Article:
Under new proposals announced by Housing Minister John Healey, people renting from landlords who fail to inform banks they are letting out their property will be allowed to stay in the home for two months after the house is repossessed.
Tenants currently face immediate eviction if the bank takes ownership of the property.
Many homeowners decide not to inform their lender when letting out their property to keep down the interest rate on their repayments.
The Government estimates that up to 3,000 tenants could be evicted in this way this year, after seeing an increase in requests for help with this matter in its advice centres.
Despite acting on behalf of landlords, Landlord Assist supports this view in the interest of fairness to the tenant.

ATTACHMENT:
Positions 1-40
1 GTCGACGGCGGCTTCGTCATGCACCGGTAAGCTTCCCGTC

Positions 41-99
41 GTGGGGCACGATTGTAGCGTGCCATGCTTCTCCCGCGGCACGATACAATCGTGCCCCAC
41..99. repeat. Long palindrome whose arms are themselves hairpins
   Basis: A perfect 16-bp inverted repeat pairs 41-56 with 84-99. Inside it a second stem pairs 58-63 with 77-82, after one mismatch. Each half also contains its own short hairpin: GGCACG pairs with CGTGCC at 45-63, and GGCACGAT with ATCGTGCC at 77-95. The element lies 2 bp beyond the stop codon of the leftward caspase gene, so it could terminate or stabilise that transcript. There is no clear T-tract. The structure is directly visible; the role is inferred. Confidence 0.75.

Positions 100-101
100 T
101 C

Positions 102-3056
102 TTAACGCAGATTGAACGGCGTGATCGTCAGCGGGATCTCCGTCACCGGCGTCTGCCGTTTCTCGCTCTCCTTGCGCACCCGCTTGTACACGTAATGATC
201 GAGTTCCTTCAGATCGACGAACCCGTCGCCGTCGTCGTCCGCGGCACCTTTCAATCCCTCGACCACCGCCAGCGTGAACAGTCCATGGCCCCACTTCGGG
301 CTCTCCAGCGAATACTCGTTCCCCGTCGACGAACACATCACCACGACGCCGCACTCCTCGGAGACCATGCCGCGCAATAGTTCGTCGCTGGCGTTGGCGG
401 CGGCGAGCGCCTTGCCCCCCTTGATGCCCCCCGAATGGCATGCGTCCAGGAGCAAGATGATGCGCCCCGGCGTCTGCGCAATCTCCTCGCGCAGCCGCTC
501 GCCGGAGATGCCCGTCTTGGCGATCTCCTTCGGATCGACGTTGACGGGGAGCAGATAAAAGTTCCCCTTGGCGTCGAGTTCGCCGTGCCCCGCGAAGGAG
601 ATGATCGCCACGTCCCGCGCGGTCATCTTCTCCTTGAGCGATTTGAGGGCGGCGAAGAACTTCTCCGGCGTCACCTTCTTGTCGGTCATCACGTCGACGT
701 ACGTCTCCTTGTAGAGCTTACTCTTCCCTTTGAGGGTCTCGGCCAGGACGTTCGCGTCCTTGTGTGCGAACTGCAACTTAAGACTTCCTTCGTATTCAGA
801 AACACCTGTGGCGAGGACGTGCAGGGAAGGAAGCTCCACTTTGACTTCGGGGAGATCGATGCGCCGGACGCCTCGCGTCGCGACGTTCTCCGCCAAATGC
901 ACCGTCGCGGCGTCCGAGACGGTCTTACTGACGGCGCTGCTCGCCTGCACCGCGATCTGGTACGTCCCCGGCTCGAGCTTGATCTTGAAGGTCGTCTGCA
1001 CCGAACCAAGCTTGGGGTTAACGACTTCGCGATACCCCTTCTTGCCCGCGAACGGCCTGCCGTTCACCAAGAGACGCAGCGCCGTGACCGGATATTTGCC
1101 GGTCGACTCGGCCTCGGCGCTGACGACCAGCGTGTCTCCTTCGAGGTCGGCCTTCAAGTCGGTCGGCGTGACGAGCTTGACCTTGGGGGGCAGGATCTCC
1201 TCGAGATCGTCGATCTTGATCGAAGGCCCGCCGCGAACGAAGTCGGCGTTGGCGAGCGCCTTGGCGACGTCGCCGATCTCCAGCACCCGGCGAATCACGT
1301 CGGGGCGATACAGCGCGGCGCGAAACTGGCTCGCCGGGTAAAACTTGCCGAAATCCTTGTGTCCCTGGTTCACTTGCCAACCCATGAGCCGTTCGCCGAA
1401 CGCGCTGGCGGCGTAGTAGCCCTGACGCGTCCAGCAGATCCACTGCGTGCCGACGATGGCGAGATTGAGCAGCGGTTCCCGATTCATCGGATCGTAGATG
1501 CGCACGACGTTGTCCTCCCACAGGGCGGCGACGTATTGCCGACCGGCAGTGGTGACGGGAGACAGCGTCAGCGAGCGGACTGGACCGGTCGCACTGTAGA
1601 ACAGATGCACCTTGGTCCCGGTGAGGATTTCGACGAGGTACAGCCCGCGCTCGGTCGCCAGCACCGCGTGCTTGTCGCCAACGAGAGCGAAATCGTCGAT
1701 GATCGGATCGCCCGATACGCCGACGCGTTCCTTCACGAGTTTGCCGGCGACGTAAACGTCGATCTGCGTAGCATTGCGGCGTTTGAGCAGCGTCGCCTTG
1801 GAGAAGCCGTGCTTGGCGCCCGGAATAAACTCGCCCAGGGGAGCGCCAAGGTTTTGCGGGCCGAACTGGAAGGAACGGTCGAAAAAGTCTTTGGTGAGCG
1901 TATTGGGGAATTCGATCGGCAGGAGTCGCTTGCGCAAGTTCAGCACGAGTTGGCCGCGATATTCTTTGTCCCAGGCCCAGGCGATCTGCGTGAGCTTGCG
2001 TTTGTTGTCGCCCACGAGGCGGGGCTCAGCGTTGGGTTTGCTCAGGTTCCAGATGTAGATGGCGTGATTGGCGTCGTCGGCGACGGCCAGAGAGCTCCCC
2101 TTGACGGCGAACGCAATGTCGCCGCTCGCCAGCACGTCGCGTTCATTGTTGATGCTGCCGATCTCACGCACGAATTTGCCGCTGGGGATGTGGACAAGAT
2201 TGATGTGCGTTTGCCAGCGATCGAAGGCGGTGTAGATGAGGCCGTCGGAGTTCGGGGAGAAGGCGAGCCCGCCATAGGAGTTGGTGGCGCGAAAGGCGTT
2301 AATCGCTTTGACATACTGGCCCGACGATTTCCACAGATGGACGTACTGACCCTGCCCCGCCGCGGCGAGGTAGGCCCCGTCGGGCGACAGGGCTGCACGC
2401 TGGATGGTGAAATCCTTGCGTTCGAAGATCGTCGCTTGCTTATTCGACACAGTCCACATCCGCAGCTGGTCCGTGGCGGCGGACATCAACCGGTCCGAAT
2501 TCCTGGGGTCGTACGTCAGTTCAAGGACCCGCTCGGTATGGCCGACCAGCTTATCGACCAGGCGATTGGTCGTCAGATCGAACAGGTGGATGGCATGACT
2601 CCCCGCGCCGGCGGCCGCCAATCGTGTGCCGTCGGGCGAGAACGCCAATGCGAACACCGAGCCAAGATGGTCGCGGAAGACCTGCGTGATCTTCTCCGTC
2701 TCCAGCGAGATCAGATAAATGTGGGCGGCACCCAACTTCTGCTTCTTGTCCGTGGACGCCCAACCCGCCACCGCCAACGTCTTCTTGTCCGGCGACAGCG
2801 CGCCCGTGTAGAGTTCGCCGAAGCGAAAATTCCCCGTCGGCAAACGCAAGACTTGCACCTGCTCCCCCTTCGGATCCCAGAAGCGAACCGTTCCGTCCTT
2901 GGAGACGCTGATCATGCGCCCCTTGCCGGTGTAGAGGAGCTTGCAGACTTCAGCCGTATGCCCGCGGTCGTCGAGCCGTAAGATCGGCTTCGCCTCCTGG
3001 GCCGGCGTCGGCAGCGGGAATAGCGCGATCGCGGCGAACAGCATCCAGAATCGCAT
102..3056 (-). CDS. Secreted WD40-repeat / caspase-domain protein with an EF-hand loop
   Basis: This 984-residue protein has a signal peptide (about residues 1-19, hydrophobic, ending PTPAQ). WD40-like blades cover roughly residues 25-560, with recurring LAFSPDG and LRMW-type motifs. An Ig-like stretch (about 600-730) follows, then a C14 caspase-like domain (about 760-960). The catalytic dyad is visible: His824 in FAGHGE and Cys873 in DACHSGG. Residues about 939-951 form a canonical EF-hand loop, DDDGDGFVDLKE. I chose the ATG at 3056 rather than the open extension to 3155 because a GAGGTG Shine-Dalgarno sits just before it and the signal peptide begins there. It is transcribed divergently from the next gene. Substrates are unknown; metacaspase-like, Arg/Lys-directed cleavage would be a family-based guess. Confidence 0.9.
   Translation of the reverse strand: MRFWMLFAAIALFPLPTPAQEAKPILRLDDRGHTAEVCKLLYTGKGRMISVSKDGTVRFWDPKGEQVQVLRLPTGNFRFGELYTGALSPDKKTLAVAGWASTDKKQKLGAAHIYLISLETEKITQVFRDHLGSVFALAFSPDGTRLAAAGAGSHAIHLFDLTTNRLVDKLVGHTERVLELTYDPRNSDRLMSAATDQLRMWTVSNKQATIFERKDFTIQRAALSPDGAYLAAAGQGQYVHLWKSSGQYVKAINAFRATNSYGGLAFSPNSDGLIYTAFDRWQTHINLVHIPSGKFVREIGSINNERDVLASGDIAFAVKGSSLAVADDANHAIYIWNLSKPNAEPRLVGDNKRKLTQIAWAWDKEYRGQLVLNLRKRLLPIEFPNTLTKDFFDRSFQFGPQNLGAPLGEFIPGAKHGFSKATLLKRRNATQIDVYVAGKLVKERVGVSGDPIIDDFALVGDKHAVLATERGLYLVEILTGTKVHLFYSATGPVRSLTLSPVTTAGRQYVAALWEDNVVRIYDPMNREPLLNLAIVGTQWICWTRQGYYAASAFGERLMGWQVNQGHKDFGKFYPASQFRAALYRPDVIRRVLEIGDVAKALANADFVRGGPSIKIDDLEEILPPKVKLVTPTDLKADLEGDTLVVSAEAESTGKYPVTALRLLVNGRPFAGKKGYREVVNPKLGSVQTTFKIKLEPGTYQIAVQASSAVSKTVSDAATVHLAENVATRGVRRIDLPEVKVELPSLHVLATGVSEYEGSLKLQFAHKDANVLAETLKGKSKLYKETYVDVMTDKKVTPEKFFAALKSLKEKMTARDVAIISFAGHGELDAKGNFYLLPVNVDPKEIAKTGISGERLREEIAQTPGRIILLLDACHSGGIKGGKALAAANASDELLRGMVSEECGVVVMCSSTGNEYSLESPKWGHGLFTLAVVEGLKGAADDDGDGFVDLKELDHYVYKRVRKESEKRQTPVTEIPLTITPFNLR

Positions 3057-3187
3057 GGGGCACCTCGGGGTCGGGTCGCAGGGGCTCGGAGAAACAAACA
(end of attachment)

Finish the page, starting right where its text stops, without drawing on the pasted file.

Graham Kinnear, Managing Director of Landlord Assist, says: “It is wrong to think that through no fault of their own, tenants could potentially find themselves homeless without any prior warning due to their landlord’s mortgage arrears. By extending the notice period to two months it provides tenants with breathing space and time to find alternative accommodation.”
Stephen Parry, Director of Landlord Assist, says: “Provided the tenant complies with the terms of the lease, the landlord is obliged to give at least two months notice that they wish the tenant to leave. It is therefore not unreasonable to suggest that a similar layer of protection should be provided to the tenant when landlords have their properties repossessed.”
Over the last 12 months, Landlord Assist has seen a 240% increase in the number of tenant eviction cases it has undertaken whereby the primary reasons for eviction were either rent arrears or anti-social behaviour. Landlord Assist believes that the law should be imposed not only to allow landlords to quickly recover property from tenants who will not pay their rent, but also to give two months grace for tenants who have complied with the lease in its entirety.